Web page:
RMWB pursuing pilot program allowing limited road use for OHVs in Abasand

Advocates said the program should let people ride OHVs directly from homes to trails. People would not be allowed to use them to shop, run errands or other detours.

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The municipality is designing a pilot program to let off-highway vehicles reach trails in Abasand by using nearby public roads or other direct routes. Administration has been directed to present a program to council by the end of March 2024.

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The plan was proposed by Mayor Sandy Bowman at Tuesday’s public meeting and passed unanimously by council. Bowman said Abasand is a prime location for a pilot project based on his own conversations with people in the neighbourhood. He cited the neighbourhood’s proximity to trails, heavy OHV use in the area and its location at the edge of the boreal forest.

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“The bylaw would be there for the community to lose and for them to lose. If they all follow the rules, the bylaw will stay and the bylaw will work to benefit the community. If it’s abused, then they lose that bylaw and we can stop the conversation,” said Bowman. “We have 14-year-old kids that can drive mopeds. Telling me that a 35-year-old adult with a clean driving record for 20 years is less safe than a 14-year-old kid driving a moped? I beg to differ.”

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The plan was endorsed by Jason Mills and John Feener, representatives for the Wood Buffalo Recreational Riders’ Association. The two men said the program should require people to ride their OHVs directly from their homes to trails, “from Point A to Point B.” People would not be allowed to use them to shop, run errands or other detours.

Feener added people using OHVs on fire breaks and walking trails is a concern to his organization. Allowing people to use roads would get people off trails and improve safety. Proper enforcement and communication is needed to make sure people follow the rules and are respectful of others.

“No one’s looking to use their side-by-side as a vehicle to take the family down Thickwood or down Confederation or down Franklin Avenue for a Sunday drive. That’s not the intent behind it. We’re just trying to get out of the city,” he said.

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“It’s an hour process to load the machine up, strap it down on a trailer, tow it to lay down that’s—essentially for some—right across the street and then go for a ride then come back and load back up and come back home.”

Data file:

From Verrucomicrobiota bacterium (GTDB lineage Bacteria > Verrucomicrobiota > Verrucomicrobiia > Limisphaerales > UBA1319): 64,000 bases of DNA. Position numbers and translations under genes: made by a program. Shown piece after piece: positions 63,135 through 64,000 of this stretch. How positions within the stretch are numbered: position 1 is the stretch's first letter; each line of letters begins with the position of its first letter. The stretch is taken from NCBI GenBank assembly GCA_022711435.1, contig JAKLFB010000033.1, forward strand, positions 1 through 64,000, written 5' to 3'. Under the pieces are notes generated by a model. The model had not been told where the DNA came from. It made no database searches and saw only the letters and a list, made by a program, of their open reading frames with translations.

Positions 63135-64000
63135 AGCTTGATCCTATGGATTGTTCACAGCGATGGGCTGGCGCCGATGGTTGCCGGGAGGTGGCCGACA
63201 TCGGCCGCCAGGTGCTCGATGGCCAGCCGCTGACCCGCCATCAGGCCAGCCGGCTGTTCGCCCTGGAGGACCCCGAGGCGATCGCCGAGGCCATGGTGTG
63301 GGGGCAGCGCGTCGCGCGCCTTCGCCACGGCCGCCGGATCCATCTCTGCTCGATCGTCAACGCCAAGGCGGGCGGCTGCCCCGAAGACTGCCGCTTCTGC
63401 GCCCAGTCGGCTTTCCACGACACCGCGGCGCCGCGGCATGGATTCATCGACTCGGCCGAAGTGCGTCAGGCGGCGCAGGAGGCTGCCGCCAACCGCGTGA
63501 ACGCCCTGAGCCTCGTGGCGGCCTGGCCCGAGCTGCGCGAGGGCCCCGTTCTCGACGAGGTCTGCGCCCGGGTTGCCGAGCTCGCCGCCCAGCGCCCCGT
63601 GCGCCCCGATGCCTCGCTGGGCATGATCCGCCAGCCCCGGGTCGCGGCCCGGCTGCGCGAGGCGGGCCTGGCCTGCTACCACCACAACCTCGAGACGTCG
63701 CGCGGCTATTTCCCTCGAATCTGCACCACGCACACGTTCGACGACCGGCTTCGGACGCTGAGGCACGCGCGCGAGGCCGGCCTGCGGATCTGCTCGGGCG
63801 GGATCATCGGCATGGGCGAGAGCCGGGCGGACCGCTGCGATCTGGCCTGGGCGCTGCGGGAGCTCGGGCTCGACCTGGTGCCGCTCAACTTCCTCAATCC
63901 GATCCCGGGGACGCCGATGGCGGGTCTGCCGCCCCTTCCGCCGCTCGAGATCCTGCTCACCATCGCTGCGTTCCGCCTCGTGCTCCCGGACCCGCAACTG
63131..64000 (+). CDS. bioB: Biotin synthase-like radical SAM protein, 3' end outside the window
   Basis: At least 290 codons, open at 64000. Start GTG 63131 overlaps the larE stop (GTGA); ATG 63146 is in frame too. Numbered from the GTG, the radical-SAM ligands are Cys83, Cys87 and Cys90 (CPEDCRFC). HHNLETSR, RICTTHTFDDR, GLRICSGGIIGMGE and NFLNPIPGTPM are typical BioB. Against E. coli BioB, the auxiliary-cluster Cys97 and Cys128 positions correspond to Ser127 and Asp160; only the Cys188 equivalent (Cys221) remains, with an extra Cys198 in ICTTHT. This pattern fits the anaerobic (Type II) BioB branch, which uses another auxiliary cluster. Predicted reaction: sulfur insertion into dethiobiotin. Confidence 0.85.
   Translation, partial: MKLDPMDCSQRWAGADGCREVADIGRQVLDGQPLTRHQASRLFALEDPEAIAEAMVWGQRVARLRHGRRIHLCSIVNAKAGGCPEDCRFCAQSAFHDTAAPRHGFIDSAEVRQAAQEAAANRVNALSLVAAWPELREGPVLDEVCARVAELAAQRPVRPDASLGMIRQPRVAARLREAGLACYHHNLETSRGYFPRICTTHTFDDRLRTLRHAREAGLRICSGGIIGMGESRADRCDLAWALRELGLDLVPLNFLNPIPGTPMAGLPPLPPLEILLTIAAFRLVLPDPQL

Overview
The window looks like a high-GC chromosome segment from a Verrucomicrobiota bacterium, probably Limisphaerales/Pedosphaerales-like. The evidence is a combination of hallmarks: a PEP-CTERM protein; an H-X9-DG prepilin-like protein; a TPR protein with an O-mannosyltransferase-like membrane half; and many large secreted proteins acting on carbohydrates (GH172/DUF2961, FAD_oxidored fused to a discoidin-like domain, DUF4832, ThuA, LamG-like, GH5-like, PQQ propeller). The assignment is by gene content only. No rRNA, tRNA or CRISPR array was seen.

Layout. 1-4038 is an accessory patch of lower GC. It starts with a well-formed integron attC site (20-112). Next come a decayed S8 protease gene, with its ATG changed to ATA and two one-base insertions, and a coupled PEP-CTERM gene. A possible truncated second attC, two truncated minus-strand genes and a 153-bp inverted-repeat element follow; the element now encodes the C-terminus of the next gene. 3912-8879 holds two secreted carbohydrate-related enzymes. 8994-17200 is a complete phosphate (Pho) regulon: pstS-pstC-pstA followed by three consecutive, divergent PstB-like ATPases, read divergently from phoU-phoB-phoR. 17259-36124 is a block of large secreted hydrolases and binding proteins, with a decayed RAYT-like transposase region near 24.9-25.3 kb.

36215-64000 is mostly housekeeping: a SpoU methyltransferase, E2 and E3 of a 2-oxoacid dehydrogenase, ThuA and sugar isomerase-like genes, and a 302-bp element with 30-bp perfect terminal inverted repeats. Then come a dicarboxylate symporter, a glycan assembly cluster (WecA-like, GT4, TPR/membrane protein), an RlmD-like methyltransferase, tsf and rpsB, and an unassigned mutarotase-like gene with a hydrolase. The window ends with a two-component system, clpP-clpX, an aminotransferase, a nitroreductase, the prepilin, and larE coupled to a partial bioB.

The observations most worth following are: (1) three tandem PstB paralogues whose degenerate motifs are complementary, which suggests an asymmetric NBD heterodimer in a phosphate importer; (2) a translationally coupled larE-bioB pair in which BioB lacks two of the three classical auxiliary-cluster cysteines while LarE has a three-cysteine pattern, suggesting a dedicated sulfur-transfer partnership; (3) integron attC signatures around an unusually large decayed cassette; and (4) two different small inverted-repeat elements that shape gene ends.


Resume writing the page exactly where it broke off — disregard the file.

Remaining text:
Feener argued Fort McMurray should continue embracing its identity as a northern community in the boreal forest. He also mentioned other small communities that had similar programs. As example, he mentioned Athabasca, Chestermere, Cold Lake, Lethbridge and Parkland counties, and multiple communities in northern Ontario.

Mills said the organization has had a positive relationship with the municipality after council agreed in March to task a community-run OHV group to promote responsible OHV use, make bylaw suggestions and identify public lands where OHVs can be used legally.

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“It’s worth the try. There could be some tourism behind this, there could be some development behind this,” said Mills. “This could tie into something bigger than what we’re talking about right now. But start small and start fresh, and just be trailblazers in the community like you are and we’ll make some new trails.”

A member of the Wood Buffalo RCMP rides an off-highway vehicle through sections of downtown Fort McMurray that were flooded on Friday, May 1, 2020. Vincent McDermott/Fort McMurray Today/Postmedia Network

Councillors approve pilot program

Councillor Ken Ball said the presenters were “preaching to the choir” and grumbled about bringing his OHV to trails. Councillor Lance Bussieres had concerns about snowmobiles, but Feener and Mills said snowmobiles should not be included in the program.

Councillor Allan Grandison said he hears OHV riders on the road near his downtown home. But he also agreed safety is a priority. Grandison said he knows someone who was killed by a reckless OHV rider that was speeding at night. That accident did not happen on a road.

Grandison said the municipality’s plan should require safety features. Mills agreed and said these should include such as lights, proper tires, registration and insurance, and horns.

“Play it safe, everything’s good. If you don’t play it safe, there’s rules and regulations. Those people should be held accountable,” said Mills.

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